Michael, a homeless man, has a simple plan for how to cope this winter: "I'm going to leave it to Him. God will take care of me."
But he'll also have to get by with a little help from outdoor heating vents. Two places the homeless rely on to keep warm every winter during the day - the Madison Central Library and the Capitol cafeteria - will be closed.
The library is closing to undergo a major renovation. It will have a much smaller, temporary branch at Hamilton and Fairchild streets, but with very limited seating. The Capitol cafeteria in the basement has been closed to the public since the state heightened security at the building during the protests. Officials from the state Department of Administration did not return calls for comment.
Michael, who was sitting with friends at Mifflin and State streets Tuesday morning, says many homeless will do what he does: "You find a building with outside vents to keep warm. A lot of people will use bus shelters."
With winter approaching, Donna Asif, an advocate for homeless people, is sounding an alarm to the community. "Where are people supposed to go?" she wonders. "They can't go into a restaurant and sit down. Are they even going to find toilets?"
"I guess the hallways of all the government buildings are fair game," she adds. "But there aren't seats there."
Jeff Coleman, 47, a former homeless man who has many homeless friends, estimates 150 people use the library or Capitol to keep warm in the winter. Without these places, many will go the UW Memorial Union or the Capitol Rotunda floor, possibly creating tension. Those who have bus passes will go to the malls or ride the bus all day. "It's going to be really bad this year," he says. "Possibly even a few will end up freezing to death."
Steve Schooler, executive director of Porchlight Inc., says his agency might be able to increase shuttle service to its daytime shelter, Hospitality House, which is on Martin Street off Fish Hatchery Road. The shelter can accommodate about 40 people at a time. But Schooler adds that the increase in demand comes as funding is being cut.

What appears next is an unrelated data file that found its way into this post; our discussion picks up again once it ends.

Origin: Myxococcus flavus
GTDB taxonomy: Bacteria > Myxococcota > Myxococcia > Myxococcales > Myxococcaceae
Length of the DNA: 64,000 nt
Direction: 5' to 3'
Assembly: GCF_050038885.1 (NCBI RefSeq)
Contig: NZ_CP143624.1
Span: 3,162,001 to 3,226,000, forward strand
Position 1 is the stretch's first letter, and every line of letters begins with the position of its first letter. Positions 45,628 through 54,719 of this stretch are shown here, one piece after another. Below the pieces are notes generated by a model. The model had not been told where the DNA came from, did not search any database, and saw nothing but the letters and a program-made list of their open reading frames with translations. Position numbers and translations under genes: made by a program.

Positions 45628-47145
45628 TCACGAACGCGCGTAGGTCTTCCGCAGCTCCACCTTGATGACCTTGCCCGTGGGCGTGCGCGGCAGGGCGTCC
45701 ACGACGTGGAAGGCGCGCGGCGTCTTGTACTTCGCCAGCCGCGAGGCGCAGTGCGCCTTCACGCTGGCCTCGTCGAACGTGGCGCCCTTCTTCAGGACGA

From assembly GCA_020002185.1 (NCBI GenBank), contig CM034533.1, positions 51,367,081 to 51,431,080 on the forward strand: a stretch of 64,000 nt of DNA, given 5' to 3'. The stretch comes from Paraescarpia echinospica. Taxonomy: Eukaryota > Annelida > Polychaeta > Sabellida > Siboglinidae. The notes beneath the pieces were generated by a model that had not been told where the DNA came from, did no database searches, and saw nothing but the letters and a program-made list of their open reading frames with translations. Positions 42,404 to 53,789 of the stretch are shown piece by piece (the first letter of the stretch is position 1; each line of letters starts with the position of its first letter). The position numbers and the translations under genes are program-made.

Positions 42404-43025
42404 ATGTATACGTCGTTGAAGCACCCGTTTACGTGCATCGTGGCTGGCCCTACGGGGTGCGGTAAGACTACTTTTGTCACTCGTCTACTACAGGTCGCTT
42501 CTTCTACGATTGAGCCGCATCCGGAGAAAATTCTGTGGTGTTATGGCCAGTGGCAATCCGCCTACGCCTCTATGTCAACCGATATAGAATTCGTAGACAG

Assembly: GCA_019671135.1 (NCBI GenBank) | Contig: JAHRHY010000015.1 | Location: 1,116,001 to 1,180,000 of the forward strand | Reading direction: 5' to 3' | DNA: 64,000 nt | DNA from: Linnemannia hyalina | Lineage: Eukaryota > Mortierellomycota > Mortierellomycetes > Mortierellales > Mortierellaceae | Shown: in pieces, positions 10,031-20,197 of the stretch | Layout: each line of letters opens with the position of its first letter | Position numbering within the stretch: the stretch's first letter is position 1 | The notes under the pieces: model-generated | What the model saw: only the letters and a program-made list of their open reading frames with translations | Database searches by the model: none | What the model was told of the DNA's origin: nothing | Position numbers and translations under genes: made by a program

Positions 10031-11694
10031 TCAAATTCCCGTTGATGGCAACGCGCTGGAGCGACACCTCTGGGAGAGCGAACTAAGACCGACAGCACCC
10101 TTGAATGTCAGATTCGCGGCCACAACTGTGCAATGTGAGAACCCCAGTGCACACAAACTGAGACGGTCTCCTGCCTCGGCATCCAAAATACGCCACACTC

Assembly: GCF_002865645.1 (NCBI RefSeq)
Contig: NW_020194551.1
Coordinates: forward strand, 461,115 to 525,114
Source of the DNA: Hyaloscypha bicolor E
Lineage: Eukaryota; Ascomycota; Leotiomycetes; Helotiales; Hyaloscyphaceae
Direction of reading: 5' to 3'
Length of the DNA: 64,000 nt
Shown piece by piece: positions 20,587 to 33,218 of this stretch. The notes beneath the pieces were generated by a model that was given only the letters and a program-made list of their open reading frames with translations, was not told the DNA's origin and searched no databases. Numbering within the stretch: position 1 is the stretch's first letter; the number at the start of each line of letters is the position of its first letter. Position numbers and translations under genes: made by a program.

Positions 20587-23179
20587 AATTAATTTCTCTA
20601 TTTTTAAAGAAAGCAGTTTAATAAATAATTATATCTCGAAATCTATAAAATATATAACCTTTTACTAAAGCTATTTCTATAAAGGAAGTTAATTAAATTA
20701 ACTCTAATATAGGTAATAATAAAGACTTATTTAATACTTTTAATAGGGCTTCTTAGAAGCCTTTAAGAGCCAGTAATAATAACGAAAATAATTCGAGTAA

"When it's freezing cold out, what are we going to do with these people?" he asks. "That's not just a homeless provider's problem, that's a city and county problem as well."
Another homeless man, who goes by the nickname of Happer, says, "There are people in this city who want to help, and there are people who treat us like crap.
"If I could say one thing to Madison it would be 'help,'" he adds. "We're not bad people."
GOP gamble on 'fake' candidates pays off
To Andrew Kersten, one thing is clear from Tuesday's recall elections: Wisconsinites are nervous.
Though the Democrats managed to win only two of six Senate seats held by Republicans - Jennifer Shilling defeated Dan Kapanke and Jessica King unseated Randy Hopper - failing to win back the state Senate, most of the races were competitive.
"They're very nervous about the future of the system, says Kersten, a UW-Green Bay professor of democracy and justice, who recently published The Battle for Wisconsin: Scott Walker and the Attack on the Progressive Tradition. "For the moment in those safe Republican districts, there's still a small majority that want to give Scott Walker more time."
What effect will the recalls have on government? Kersten expects Republicans to double down on efforts to push their agenda. "The clock is ticking on Scott Walker," he says. "The other option is they could move toward the center. But I don't think that's in the Republican playbook for Wisconsin."
UW-Madison political science professor Barry Burden says that Democrats clearly suffered a blow in only gaining two seats. Republicans wisely delayed the general elections by running "fake" Democrats in primaries.
"By delaying the election, that bought them some time and allowed outside groups to come in and spend money," he says. "Had this been a quick election that depended on grass roots, the Democrats would have won quite a few of the seats."